God’s Word for You
Luke 16:13-15 an abomination
by Pastor Timothy Smith on Thursday, October 18, 2018
13 “No servant can serve two masters. Either he will hate the one and love the other, or he will be devoted to the one and despise the other. You cannot serve both God and money.” 14 The Pharisees, who loved money, heard all these things, and they ridiculed him. 15 He said to them, “You are the ones who justify yourselves before men, but God knows your hearts. For what is highly valued among men is an abomination in the sight of God.”
After Jesus’ clear and simple statement in verse 13, the Pharisees “ridiculed” him. The Greek word exemykteridzon (ἐξεμυκτήριζον) literally means “they turned up their noses at him,” which must have been a particularly insulting gesture in their day. Why did they ridicule him? Jesus and his disciples had almost no money of their own—it’s easy to call a rich man a sinner when you’re a poor man. Also, if Jesus was truly a prophet, shouldn’t he concern himself with spiritual things and not base matters like money? But Jesus knew what was in their hearts. He knew that for them, money was an idol. Theirs was a First Commandment sin.
Sin doesn’t love to sit all by itself. It wants all sorts of company, either from many other sinners of the same sin, or lots of other sinners of other sins, or at least many other sins in the same sinner. This was the attitude of Adam and Eve when they were confronted with their sins in the Garden (Genesis 2:12-13) and that sinful attitude crouches at the door of every one of us. When we try to reject our sins as the Pharisees did here, we are turning up our noses at the cross of Jesus Christ. We must never, never try to justify ourselves, to overturn the guilty verdict God has pronounced over our sins and try to find some loophole in the law. What good would that do? Can a man win an argument with God? Two of Job’s friends asked similar questions: “Can a man be more righteous than God?” (Eliphaz, Job 4:17); “Can a man be righteous [at all] before God?” (Bildad, Job 25:4). If God has judged, it is man’s place to hang his head down, not to turn up his nose. Jesus is preaching against the sin of greed in particular. “No immoral, impure, or greedy person—such a man is an idolater—has any inheritance in the kingdom of Christ and of God” (Ephesians 5:5). Man’s place is to be rescued by Christ, not to pretend he doesn’t need rescuing.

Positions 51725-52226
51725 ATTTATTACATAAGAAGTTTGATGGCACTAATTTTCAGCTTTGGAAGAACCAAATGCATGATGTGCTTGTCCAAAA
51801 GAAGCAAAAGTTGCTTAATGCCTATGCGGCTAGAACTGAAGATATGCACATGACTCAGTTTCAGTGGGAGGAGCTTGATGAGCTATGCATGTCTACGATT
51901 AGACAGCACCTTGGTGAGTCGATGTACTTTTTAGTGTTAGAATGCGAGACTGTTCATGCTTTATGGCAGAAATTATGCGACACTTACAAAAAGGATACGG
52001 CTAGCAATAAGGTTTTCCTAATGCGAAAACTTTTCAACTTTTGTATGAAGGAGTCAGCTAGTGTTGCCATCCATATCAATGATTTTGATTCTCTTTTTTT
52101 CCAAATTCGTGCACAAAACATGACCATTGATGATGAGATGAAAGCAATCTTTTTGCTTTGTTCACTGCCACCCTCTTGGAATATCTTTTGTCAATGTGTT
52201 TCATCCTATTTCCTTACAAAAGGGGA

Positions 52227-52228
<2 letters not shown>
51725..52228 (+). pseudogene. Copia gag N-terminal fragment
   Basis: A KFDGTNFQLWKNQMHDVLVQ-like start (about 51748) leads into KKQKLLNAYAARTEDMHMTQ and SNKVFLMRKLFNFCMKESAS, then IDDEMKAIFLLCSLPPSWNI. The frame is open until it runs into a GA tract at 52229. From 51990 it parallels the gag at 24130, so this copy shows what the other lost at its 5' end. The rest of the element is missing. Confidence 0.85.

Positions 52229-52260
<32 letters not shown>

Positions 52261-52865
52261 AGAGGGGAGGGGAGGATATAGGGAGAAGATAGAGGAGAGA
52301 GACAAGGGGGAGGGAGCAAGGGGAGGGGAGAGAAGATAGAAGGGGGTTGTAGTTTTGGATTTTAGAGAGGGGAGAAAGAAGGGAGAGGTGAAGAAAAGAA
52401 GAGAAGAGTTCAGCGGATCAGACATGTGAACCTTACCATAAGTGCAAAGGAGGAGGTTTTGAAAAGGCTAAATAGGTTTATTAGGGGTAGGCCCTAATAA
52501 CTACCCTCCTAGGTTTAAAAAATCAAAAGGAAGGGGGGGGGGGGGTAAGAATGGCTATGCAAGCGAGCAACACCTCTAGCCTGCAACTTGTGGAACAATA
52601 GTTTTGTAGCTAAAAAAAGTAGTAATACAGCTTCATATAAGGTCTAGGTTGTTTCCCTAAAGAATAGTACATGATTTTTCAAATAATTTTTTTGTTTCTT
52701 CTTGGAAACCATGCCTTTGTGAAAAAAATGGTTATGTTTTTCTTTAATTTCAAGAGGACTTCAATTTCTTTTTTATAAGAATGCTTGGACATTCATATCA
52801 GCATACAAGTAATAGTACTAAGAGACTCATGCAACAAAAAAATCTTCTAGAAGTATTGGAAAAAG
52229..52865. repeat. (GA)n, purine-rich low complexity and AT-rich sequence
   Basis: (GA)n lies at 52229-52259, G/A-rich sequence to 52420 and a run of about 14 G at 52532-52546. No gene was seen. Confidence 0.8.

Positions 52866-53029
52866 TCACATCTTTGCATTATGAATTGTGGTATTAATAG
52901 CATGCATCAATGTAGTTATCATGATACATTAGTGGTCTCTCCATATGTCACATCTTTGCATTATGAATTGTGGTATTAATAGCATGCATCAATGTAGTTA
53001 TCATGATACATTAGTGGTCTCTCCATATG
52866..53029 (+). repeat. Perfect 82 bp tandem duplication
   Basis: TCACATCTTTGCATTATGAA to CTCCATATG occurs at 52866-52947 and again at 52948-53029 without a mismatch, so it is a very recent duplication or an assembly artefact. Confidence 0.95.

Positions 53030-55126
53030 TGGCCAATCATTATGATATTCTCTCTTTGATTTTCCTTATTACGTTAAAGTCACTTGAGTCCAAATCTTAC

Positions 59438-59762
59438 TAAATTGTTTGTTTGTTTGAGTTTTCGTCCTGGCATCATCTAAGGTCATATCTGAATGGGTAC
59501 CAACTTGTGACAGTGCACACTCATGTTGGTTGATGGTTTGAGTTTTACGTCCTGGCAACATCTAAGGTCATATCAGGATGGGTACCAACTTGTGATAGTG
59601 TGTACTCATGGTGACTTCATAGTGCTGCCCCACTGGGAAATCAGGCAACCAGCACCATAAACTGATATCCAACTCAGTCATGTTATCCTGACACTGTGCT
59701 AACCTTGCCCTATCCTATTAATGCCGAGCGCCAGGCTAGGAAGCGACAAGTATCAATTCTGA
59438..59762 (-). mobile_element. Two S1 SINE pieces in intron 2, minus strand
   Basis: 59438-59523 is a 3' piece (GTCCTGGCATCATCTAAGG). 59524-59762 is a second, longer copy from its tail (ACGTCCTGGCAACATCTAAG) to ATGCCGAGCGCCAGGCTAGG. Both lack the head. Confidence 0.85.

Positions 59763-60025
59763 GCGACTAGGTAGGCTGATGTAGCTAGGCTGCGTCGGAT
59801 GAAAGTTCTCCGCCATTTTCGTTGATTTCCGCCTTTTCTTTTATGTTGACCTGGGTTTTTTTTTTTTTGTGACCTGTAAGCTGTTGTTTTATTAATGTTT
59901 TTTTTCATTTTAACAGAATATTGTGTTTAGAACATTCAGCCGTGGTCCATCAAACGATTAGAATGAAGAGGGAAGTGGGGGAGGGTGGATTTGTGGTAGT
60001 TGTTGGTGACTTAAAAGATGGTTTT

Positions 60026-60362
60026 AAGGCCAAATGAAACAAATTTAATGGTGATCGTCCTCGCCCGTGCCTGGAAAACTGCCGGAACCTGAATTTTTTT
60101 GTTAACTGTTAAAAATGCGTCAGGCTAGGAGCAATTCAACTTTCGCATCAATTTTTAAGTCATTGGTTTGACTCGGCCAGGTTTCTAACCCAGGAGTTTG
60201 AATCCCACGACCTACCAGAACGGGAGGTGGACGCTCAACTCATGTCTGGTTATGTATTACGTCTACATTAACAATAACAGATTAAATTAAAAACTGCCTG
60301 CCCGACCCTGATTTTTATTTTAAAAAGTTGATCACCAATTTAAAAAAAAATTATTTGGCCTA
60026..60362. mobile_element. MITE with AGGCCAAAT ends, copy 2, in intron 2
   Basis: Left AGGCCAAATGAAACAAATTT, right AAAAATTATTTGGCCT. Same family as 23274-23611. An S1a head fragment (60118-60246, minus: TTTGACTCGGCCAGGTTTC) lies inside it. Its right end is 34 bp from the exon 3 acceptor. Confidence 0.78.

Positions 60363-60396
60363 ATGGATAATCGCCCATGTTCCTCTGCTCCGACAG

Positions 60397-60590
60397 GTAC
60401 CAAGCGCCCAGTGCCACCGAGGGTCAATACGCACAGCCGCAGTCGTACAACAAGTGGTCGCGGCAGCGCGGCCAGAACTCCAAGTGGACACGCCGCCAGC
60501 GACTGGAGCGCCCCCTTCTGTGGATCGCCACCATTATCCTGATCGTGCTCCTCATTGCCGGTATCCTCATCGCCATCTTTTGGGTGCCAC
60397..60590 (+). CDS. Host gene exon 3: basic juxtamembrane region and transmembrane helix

Jesus’ point here is really the same one he made with the parable of the Shrewd Manager. Value the things that are heavenly, not the things that are earthly. Even the earthly things that are not sinful by themselves are only temporary. A person can learn to manage money and use it for good, but it’s not the gospel. Appreciate the things of this world but treasure the gospel. Don’t worship anything but God. What God calls an abomination is something that should cause all of God’s children to run away. “When you see ‘the abomination…,’” Jesus said, “let those who are in Judea flee” (Mark 13:14). Flee to Jesus “and hold fast to him” (Deuteronomy 10:20). Let him be what you value most.
Pastor Timothy Smith
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